Munetaka Murakami, the youngest man to win a batting Triple Crown while mashing a historic number of home runs, has opened eyes and shattered the stereotypical perceptions of how sluggers attack baseballs and put them in the seats.
Not only did the 22-year-old cleanup hitter for the Tokyo Yakult Swallows surpass the best single-season total of the nation’s career home run king, Sadaharu Oh, he did so in unique fashion.
Murakami’s 56 home runs this season, second most in Japanese pro baseball history and one more than Oh’s iconic 1964 total of 55, were hit with a bat that is a stark departure from those favored by history’s great sluggers.
The reception area of the Mizuno Technics Corp. factory in Yoro, Gifu Prefecture, is decorated with bats used by three-time Triple Crown winner Hiromitsu Ochiai and two-time winner Randy Bass, whose bats look nothing alike except for their thin handles and long barrels.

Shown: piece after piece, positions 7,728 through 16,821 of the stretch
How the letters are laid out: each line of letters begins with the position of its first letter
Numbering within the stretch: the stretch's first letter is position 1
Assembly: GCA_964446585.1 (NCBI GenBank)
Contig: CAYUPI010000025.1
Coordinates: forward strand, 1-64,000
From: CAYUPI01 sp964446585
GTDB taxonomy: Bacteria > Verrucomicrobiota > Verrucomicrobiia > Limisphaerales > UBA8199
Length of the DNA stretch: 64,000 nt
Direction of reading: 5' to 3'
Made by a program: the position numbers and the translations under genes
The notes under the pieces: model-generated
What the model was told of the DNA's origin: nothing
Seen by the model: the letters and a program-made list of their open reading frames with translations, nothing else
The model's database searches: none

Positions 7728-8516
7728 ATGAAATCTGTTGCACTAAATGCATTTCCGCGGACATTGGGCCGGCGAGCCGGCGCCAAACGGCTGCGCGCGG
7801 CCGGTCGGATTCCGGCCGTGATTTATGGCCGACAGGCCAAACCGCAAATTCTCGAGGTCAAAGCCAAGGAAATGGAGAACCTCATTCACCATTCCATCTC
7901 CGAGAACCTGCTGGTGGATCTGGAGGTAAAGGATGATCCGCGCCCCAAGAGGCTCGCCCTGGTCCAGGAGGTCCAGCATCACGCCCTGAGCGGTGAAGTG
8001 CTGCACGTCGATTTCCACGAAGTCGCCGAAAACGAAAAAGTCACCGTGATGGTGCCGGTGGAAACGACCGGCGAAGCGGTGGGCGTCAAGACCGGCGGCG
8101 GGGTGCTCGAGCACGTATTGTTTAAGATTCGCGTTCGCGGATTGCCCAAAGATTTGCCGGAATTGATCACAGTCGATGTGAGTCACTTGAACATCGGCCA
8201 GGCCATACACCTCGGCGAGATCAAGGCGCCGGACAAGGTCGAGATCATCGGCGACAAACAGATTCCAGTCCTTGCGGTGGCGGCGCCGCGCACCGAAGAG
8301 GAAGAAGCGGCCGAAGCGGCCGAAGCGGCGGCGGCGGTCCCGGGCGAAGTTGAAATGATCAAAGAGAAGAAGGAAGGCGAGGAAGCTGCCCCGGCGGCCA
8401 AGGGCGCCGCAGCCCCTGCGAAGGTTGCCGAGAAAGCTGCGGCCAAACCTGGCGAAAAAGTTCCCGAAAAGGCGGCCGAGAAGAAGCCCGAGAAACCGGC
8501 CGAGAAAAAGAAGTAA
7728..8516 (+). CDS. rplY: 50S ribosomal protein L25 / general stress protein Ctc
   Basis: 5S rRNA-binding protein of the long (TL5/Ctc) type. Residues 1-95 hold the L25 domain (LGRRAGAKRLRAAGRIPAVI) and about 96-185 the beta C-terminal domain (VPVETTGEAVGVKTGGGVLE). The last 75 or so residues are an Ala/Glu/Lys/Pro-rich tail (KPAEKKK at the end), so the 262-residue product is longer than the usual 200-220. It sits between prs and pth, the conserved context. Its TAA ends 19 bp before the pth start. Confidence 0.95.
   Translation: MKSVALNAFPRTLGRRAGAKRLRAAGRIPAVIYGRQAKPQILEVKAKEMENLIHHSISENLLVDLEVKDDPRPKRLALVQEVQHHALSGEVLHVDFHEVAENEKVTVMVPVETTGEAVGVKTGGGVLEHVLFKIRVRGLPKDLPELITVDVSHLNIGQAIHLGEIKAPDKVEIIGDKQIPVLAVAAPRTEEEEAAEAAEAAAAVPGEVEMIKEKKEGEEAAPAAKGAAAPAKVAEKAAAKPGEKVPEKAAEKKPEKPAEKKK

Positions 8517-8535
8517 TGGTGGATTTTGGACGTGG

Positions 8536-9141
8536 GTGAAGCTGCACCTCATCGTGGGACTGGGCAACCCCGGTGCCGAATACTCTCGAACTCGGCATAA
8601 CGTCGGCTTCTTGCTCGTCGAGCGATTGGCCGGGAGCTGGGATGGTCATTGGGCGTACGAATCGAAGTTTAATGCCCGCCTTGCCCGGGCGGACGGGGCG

Bass’ stick resembles a beer bottle’s shape, while the silhouette of Ochiai’s bat consists of two straight lines fanning out from grip to tip. Murakami’s, however, is shorter in length and thicker in the handle.
After hitting one homer in six Central League games in his first season as an 18-year-old, Murakami was introduced to the Yoro facility by teammate and former MLB player Norichika Aoki, and has since used a type of bat favored by average hitters.
Murakami wanted a bat that was easy to swing rather than one that would help him generate power through centrifugal force from the bat’s length, and craftsman Tamio Nawa was astounded by what he heard.
“His opinions were well formed at a young age,” Nawa said. “He settled on that style because he could generate power with his bat speed.”
Although a left-handed hitter like Oh, Murakami is not the same kind of dead pull hitter. When Oh hit 55 home runs 58 years ago, 49 of them went out to right field. Murakami pulled 25 of his to right, while hitting 18 to the opposite field and 13 to center.
Murakami had a slight adjustment made to his bat part-way through this season. To move the bat’s center of gravity and sweet spot closer to his body, he had the grip reshaped and the tip hollowed out.
This, Nawa said, marked another departure from the slugger stereotype.
“He looks for pitches as close to his body as possible and hammers them,” Nawa said. “I think that’s part of what allows him to hit for power to all fields.”